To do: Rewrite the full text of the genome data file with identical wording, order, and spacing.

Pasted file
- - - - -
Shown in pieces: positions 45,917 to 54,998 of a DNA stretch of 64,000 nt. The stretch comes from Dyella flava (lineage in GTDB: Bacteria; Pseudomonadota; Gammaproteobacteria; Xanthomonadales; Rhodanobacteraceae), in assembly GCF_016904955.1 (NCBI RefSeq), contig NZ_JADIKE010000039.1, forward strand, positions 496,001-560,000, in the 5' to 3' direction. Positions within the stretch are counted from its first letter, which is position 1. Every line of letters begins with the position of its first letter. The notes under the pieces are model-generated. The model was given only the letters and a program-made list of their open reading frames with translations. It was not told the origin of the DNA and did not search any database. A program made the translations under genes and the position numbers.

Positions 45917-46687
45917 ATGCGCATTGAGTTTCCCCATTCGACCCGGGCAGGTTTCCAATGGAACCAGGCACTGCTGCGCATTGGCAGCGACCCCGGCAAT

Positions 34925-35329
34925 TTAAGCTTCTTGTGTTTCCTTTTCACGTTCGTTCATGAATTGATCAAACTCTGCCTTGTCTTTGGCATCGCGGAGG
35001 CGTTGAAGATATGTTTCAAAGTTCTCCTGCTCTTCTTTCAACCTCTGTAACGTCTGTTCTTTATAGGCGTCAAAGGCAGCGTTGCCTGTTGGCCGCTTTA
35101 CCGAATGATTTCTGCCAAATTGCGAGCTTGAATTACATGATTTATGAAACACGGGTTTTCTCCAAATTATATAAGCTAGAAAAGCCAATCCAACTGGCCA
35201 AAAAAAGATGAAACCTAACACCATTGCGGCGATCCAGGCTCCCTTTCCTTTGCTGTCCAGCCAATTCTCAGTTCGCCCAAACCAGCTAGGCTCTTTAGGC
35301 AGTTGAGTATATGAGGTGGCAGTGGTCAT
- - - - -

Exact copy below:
Shown in pieces: positions 45,917 to 54,998 of a DNA stretch of 64,000 nt. The stretch comes from Dyella flava (lineage in GTDB: Bacteria; Pseudomonadota; Gammaproteobacteria; Xanthomonadales; Rhodanobacteraceae), in assembly GCF_016904955.1 (NCBI RefSeq), contig NZ_JADIKE010000039.1, forward strand, positions 496,001-560,000, in the 5' to 3' direction. Positions within the stretch are counted from its first letter, which is position 1. Every line of letters begins with the position of its first letter. The notes under the pieces are model-generated. The model was given only the letters and a program-made list of their open reading frames with translations. It was not told the origin of the DNA and did not search any database. A program made the translations under genes and the position numbers.

Positions 45917-46687
45917 ATGCGCATTGAGTTTCCCCATTCGACCCGGGCAGGTTTCCAATGGAACCAGGCACTGCTGCGCATTGGCAGCGACCCCGGCAAT

Positions 34925-35329
34925 TTAAGCTTCTTGTGTTTCCTTTTCACGTTCGTTCATGAATTGATCAAACTCTGCCTTGTCTTTGGCATCGCGGAGG
35001 CGTTGAAGATATGTTTCAAAGTTCTCCTGCTCTTCTTTCAACCTCTGTAACGTCTGTTCTTTATAGGCGTCAAAGGCAGCGTTGCCTGTTGGCCGCTTTA
35101 CCGAATGATTTCTGCCAAATTGCGAGCTTGAATTACATGATTTATGAAACACGGGTTTTCTCCAAATTATATAAGCTAGAAAAGCCAATCCAACTGGCCA
35201 AAAAAAGATGAAACCTAACACCATTGCGGCGATCCAGGCTCCCTTTCCTTTGCTGTCCAGCCAATTCTCAGTTCGCCCAAACCAGCTAGGCTCTTTAGGC
35301 AGTTGAGTATATGAGGTGGCAGTGGTCAT